Increase in “home delivery” system of buying food, medicines and other goods has seen a rise in the number of “courier service workers” who undertake the “delivery” to the customer’s door. Increasing number of young persons are using bicycles to deliver the goods. It’s good in the sense that a “ New Normal” of delivery system has emerged creating employment for many young persons who can ride bicycles, bobbing and weaving through the traffic to make the deliveries. They should be required to wear cycling helmets to protect themselves in case of traffic accidents. Carrying many goods in huge baskets strapped to the carrier of the bicycle should be avoided.
A “New Normal” which again we would likely expand in the future would probably be “On Line Learning and Teaching”. With new normal of “Social Distancing” set for gatherings of people, the same would apply to students attending the schools. To maintain “Social Distancing”, the number of students per class room may have to be reduced. This would mean either two sessions, one in the morning and one in the evening. Probably in the not too distant future hopefully, schools and their students would possess the devices needed, so that class room teaching could be alternated through the Internet with “Home Learning”. Using the appropriate “apps”, On Line “Group Teaching” could also be “blended” with face to face teaching in schools. The spin off would be saving time travelling to school and hence contributing to lessening of traffic jams. It would likely be sustainable even after the Pandemic period.
Another aspect of a “New Normal” is in the area of manufacturing. The other economic activities like agriculture, fishery, livestock breeding, oil and gas, mining and so on are not too sensitive as regards social distancing. As for manufacturing, if it is undertaken by many workers under the same roof, “Social Distancing” criteria may be difficult to impose. Hence observing social distancing would mean spreading out the workforce over a larger area or alternatively running the factory on shift system.
A further “spin off“ of the Covid -19 Pandemic is “Working from Home”. Although according to a local survey, during the Covid !9 period, working from home did not involve a large percentage of the work force, it is significant however that some big private sector companies have used the modality. For the Government Ministries and Departments to use “Work from Home” modality would require “digitalizing” of the documents that are now maintained in practically every Ministry and Department as “hard copy” files. However, “On Line” registration of companies has been successfully undertaken by the ministry concerned. On Line transfer of money is being undertaken by private “agents”. On line banking is offered by many banks and On Line payments of bills is being successfully undertaken. On Line conducting of more routine matters would be welcome by the people. All in all, it can be said that the Covid-19 Pandemic is “speeding up” somewhat the digital transformation in Myanmar.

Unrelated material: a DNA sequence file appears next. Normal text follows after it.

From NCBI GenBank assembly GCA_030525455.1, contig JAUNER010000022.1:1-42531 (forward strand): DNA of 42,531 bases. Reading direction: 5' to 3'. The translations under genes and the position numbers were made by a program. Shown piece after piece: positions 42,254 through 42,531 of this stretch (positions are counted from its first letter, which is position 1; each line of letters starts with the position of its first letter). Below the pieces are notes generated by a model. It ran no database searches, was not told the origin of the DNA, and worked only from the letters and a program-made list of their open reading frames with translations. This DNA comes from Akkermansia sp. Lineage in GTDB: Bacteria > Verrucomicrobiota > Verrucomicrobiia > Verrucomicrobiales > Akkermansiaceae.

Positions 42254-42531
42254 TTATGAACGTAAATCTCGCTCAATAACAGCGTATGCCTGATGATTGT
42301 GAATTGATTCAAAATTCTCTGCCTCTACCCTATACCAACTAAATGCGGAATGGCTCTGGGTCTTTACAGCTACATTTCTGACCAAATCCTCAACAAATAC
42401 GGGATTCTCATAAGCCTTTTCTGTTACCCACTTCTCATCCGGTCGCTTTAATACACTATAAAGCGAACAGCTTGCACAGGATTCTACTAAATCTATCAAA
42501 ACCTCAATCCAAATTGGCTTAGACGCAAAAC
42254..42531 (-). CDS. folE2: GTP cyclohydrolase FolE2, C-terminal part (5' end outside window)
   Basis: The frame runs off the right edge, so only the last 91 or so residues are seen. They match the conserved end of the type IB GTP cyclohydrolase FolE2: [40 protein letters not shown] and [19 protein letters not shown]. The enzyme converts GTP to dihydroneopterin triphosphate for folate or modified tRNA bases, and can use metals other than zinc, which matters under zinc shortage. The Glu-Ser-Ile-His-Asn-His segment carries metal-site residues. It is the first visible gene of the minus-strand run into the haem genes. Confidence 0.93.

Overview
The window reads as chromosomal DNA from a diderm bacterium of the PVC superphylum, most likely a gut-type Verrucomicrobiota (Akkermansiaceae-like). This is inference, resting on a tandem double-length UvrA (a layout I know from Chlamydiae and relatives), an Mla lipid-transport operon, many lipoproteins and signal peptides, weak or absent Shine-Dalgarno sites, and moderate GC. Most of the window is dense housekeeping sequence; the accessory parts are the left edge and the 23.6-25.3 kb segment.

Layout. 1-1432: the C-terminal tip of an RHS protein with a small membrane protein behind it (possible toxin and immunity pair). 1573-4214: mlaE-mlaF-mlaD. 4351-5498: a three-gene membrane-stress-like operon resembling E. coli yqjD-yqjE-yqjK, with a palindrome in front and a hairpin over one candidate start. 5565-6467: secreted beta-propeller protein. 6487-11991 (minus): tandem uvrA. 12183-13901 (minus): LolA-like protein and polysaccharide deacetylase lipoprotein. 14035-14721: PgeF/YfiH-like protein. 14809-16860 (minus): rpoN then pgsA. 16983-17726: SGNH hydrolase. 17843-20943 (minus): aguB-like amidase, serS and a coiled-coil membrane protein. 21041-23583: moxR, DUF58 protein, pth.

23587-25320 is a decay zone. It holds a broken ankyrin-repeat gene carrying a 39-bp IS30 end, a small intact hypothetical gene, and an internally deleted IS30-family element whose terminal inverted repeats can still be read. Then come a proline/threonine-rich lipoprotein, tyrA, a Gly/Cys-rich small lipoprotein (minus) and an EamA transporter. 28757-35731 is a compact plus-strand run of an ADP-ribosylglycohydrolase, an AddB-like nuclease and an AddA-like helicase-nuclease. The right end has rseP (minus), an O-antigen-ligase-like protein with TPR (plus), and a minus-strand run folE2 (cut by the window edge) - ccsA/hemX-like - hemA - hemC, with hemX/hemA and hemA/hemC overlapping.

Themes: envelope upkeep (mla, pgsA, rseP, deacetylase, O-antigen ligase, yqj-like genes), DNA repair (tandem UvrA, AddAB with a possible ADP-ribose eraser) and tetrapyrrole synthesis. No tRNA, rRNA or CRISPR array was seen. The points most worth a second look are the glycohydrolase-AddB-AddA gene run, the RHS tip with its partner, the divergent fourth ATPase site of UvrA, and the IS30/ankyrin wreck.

On the negative side the Corona Virus 19 Pandemic has adversely affected Myanmar’s economy and it’s robust growth rate. Consequently many people in all walks of life have been adversely affected. The worst affected by the pandemic are the workers, the poor and vulnerable. The National level Committee on Prevention, Control and Treatment of the Covid-19 has drawn up and undertaken the Covid-19 Economic Relief Plan (CERP). Measures to address economic recovery, include monetary stimulus, budget reallocations, Covid-19 Fund and Contingency Fund, improving health care and so on. The CERP has established a Contingency Fund to finance several measures of “social protection” to mitigate the effects of the pandemic on the most affected of the population. Help in kind and cash has been provided to them in accordance with the CERP. Social protection measures such as support in cash and kind for loss of employment, “Cash for Work” in the rural areas for rural infrastructure development and schemes to support small businesses and so on, are being undertaken in accordance with the CERP. It is hoped that the experience gained through implementing the social protection measures relating to the Covid-19 Pandemic will help in the establishment of comprehensive “Social Safety Net” in the future.
These are short term measure to see the affected people through hard times in the Covid-19 Period. Such measures need considerable funding to make significant difference to the recipients. Donors, local and foreign, individuals and organizations, have been contributing generously to the CERP Fund. The people have been providing help and assistance in cash and kind. This then is also the new “Social Protection Normal” in which all people in Myanmar need to participate to the best of their ability.
Hence all effort should be exerted towards the “New Normal” both in terms of the lifestyle we have to adapt to, the economic activities we have to re-adjust as well as to lending a helping hand to those who are most adversely affected by the Covid-19 Pandemic in Myanmar.
With charity to all and malice to none.